Inhaler misuse results in poor medication delivery and reduced lung deposition. These in turn can lead to poorer health outcomes, more frequent and longer hospital stays, and an increased dependence on medication.4
Practice nurses have a vital role to play in checking and regularly reviewing patient inhaler device use. Inhaler technique can be significantly improved by brief instruction from an appropriate person.4
Types of inhalers
Two different methods of inhalation are commonly used: metered-dose inhaler (MDI) with or without the use of a spacer, or dry-powder inhaler.
Provided the devices are used correctly, there is no evidence of long-term clinical advantage of one device over another. The inhaler should be age and skills appropriate for the patient. Nebulisers should no longer be used routinely in asthma management (see Box 2).
Spacers are used with MDIs to increase the deposition of medication and reduce the oral complications of ICS.
Spacers are recommended for:
- All patients on ICS
- All children
- All adults with limited coordination.3
Figure 2: Using a metered-dose inhaler with large volume space.
Regardless of the type of inhaler, patients are unlikely to use the device correctly unless they receive clear instruction, including a demonstration (see Box 3).4
Inhaler demonstration videos – for health professionals and their patients – are available via the National Asthma Council Australia and Asthma Foundation NSW websites, and from the Lung Health Promotion Centre at the Alfred Hospital in Victoria.
Spirometry is the lung function test of choice to:
- diagnose asthma and COPD
- assess asthma severity and control
- monitor treatment effectiveness.
This test can be performed by most adults and by children older than seven years (see Figure 3). Peak flow measurement is not an appropriate substitute for full spirometry.
Figure 3: Patient performing spirometry
Spirometric measurements are usually taken both before and after administration of a short-acting beta-agonist (bronchodilator). The results can help to:
- diagnose airflow limitation
- measure the degree of airflow limitation
- monitor the effects of treatment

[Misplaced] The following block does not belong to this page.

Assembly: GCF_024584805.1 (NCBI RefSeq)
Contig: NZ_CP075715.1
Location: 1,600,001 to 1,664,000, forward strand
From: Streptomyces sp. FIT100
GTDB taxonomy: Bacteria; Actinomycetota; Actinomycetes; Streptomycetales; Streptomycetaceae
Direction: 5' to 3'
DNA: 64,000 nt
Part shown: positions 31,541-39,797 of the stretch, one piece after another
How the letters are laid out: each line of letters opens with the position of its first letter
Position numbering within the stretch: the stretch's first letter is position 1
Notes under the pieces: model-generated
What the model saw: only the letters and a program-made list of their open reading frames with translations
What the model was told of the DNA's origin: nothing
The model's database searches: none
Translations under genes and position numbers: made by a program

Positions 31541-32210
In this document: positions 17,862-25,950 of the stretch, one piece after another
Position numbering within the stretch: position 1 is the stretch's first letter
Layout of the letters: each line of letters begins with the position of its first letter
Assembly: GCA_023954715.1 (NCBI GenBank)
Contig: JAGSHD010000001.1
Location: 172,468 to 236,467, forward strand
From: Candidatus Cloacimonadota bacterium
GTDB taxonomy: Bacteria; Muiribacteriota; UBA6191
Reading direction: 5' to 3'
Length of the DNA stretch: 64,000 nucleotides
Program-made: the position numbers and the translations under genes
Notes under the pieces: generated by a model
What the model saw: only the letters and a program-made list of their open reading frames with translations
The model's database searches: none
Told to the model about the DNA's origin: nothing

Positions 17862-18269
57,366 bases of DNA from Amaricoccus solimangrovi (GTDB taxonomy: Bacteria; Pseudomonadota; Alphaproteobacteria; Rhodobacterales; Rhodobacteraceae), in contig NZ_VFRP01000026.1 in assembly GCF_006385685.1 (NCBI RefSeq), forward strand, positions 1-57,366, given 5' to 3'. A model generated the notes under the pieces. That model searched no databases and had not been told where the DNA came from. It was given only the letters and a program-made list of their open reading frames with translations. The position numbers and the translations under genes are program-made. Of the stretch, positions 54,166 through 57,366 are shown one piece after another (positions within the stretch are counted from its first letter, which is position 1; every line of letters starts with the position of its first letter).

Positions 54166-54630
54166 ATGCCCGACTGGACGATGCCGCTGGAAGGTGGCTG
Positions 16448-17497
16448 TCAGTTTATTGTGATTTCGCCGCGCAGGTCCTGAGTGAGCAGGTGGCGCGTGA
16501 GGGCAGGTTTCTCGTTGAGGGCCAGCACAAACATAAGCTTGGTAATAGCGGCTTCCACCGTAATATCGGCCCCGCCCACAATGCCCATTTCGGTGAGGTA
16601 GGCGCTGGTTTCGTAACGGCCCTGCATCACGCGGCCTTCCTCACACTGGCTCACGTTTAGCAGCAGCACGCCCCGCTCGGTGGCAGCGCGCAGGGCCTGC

- demonstrate the presence and reversibility of airflow limitation to the patient
- provide objective feedback to the patient about the presence and severity of asthma and/or COPD
- provide an effective aid to encourage patients to quit smoking.
Spirometry in general practice
The National Asthma Council Australia recommends that all doctors managing asthma should have access to and use a spirometer.3
A suitably trained practice nurse can perform spirometry on behalf of the doctor as part of MBS item numbers 11506 and 10997. Comprehensive spirometry training for those performing the test is recommended and regular refresher updates are essential (see Box 4).
Practice nurses are integral members of the asthma care team, utilising their advanced skills in chronic disease management, clinical care and self-management education.
The practice nurse role includes education about asthma and its treatment, smoking cessation advice, checking and reviewing device technique and conducting spirometry. An essential element is ensuring all patients with asthma have a current written asthma action plan and know how to use it.
- Document diagnosis and assessment of asthma severity and level of asthma control
- Review the patient’s use of, and access to, asthma-related medication and devices
- Provide a written asthma action plan
- Provide asthma self-management education
- Review the written asthma action plan.
Nebulisers should no longer be used routinely in asthma management unless there are special circumstances or co-morbidities. Compared to nebulisers, an MDI plus large-volume spacer:
- is as effective
- has fewer side-effects
- is more convenient
- is more cost effective.
Nebulisation should be reserved for patients with severe or life-threatening asthma requiring continuous salbutamol and oxygen.3
- Make sure your own knowledge of correct technique is up to date, and you know the errors commonly made with the different inhalers
- Ensure the inhaler is appropriate for the patient. Where possible, avoid giving the patient multiple inhaler types, as this can cause confusion
- Ask patients to show you how they use their inhaler. Most patients don’t know that their technique is incorrect
- Give patients verbal instruction – not just a leaflet. The manufacturer’s instructions alone are not sufficient to teach the correct technique
- Provide a physical demonstration, via either a video or one-on-one instruction
- Repeat instruction regularly. Patients’ technique can deteriorate as soon as three months after education.
National Asthma Council Australia
Australian Asthma & Respiratory Educators Association (AAREA)
Australian Government Department of Health and Ageing
Asthma Foundations Australia
Lung Health Promotion Centre
This update is by Judi Wicking, RN, BNsg, GradCertAsthmaEd, project manager and asthma educator, and Siobhan Brophy, BOptom, GradCertsArts(Comms), communications manager, National Asthma Council Australia.
The authors have no disclosures.
References available on request.